In reply to a pressing letter from his friend, Mr. Newton, for original composition, written about this time, Cowper thus expresses himself:-“ Your demand for more original composition from me will, if I live, and it please God to afford me health, in all probability, be sooner or later gratified. In the meantime you need not, and if you turn the matter over in your thoughts a little, you will perceive that you need not, think me unworthily employed in preparing a new edition of Milton. His two principal poems are of a kind that call for an editor who believes the gospel, and is well grounded in evangelical doctrine. Such an editor they have never had, though only such an one can be qualified for the office.”

The peculiarity of Cowper’s religious feelings still continued to exist; and it seemed impossible for him to divest himself entirely of those gloomy apprehensions, of his own personal interest in the blessings of the gospel, which had harassed and distressed him for so many years. On every other subject he could write, and converse, with ease to himself, and with pleasure to others; but the morbid tendency of his mind to despondency, tinged all his remarks with midnight gloom whenever he adverted to this. An instance of this occurred in one of his letters to Mr. Newton about this time. After describing, in his own playful manner, some changes that had recently taken place in the circle of his immediate acquaintance, he thus closes his letter, which, notwithstanding the excellence of the remarks, evinces the existence of considerable depression. “ Such is this variable scene, so variable, that, had the reflections I sometimes make upon it a permanent influence, I should tremble at the thought of a new connexion; and to be out of the reach of its mutability, lead almost the life of a hermit. It is well with those, who, like you, have God for their companion ; death cannot deprive them of him, and he changes not the place of his abode. Other changes, therefore, to them are all supportable; and what you say of your own experience is the strongest possible proof of it. Had you lived without God, you could not have endured the loss you mention. May he preserve me from a similar one; at least, till he shall be pleased to draw me to himself again. Then, if ever that day come, it will make me equal to my burden; at present, I can bear nothing well. I, however, generally manage to pass my time comfortably, as much so, at least, as Mrs. Unwin's frequent indisposition, and my no less frequent troubles of mind, will permit. When I am much distressed, any company but her's distresses me more, and makes me doubly sensible of my sufferings, though sometimes, I confess, it falls out otherwise; and by the help of more general conversation, I recover that elasticity of mind which is able to resist the pressure. On the whole, I believe, I am situated exactly as I should wish to be, were my situation determined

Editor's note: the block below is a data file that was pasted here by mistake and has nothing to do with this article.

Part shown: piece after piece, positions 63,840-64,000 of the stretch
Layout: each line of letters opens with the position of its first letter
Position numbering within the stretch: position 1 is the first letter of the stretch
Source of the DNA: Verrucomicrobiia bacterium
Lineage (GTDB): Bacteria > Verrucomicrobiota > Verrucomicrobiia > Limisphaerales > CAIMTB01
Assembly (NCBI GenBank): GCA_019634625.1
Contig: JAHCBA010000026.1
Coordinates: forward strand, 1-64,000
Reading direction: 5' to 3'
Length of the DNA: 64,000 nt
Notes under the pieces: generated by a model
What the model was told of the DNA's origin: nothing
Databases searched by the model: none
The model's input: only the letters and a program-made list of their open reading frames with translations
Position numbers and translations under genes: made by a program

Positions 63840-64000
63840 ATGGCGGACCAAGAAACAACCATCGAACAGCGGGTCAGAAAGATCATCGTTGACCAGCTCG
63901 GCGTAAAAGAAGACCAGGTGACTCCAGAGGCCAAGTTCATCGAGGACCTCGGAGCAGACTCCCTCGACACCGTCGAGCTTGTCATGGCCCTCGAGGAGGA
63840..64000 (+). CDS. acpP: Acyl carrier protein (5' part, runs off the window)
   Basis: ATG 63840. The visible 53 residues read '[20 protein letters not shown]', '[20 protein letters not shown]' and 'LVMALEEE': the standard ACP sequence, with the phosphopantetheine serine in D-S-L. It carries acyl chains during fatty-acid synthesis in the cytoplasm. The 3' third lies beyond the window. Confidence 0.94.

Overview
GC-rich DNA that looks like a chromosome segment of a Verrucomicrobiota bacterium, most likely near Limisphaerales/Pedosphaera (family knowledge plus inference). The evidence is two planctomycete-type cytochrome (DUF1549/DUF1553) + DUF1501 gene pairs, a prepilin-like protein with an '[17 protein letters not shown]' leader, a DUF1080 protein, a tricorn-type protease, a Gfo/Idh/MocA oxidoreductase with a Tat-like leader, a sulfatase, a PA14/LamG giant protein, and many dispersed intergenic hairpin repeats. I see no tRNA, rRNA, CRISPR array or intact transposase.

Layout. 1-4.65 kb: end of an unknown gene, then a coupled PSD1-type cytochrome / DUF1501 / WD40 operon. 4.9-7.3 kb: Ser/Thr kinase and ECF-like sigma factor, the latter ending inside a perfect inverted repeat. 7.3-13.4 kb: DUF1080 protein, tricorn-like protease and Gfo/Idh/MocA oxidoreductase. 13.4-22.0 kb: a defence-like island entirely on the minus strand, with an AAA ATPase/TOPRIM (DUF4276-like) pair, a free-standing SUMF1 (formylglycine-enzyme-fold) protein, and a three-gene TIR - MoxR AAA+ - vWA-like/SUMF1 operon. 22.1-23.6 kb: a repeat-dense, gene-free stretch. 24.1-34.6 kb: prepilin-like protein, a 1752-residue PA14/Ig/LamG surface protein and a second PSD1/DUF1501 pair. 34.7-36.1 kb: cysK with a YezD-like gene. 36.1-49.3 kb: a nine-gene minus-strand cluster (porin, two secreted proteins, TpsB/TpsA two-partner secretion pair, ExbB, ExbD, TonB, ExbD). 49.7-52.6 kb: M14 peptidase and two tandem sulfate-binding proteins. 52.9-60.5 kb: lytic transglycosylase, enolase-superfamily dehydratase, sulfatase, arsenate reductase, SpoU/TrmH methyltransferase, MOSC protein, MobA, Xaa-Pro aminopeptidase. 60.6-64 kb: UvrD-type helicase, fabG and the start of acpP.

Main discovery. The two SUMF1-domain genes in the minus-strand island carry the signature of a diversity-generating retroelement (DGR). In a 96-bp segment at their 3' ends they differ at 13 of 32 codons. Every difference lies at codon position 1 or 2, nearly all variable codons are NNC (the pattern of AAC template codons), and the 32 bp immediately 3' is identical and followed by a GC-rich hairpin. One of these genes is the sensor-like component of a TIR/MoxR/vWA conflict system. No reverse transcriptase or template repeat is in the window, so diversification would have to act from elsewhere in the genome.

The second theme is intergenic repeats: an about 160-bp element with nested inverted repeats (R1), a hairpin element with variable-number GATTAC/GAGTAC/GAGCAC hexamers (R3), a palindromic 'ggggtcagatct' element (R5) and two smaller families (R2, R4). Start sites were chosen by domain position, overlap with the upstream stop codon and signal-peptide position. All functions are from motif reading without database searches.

by my own election; and am denied no comfort that is compatible with the total absence of the chief of all. I rejoiced, and had great reason to do so, in your coming to Weston, for I think the Lord came with you. Not, indeed, to abide with me, nor to restore me to that intercourse which I had with him, and which I enjoyed twenty years ago, but to awaken in me, however, more spiritual feeling than I have experienced, except in two instances, all that time. The comforts that I had received under your ministry in better days, all rushed upon my recollection; and, during two or three transient moments, seemed to be in a degree renewed. You will tell me that, transient as they were, they were yet evidences of a love that is not so; and I am desirous to believe it.”

We have already informed our readers, that Cowper's engagement as the editor of Milton, became the means of introducing him to Mr. Hayley. He received the first letter from that gentleman in March, 1792. An incident occurred respecting this letter which ought not to go unrecorded; as it might have proved fatal to that friendship, which became to both the poets, a source of the purest enjoyment. Neither of these talented individuals, had, at that time, any knowledge of each other. Mr. Hayley had read Cowper's productions with no ordinary emotions of delight, and had consequently conceived the highest respect for their unknown author; and nothing could have occasioned him greater surprise, as well as uneasiness, than to be represented as the opponent of one whom he so highly respected. No sooner was he apprised of it than he wrote to Cowper, generously offering him any materials that he had collected, with as much assistance as it was in his power to afford, and being unacquainted with his address, directed his letter to the care of Johnson, his publisher. Either through the carelessness or inadvertence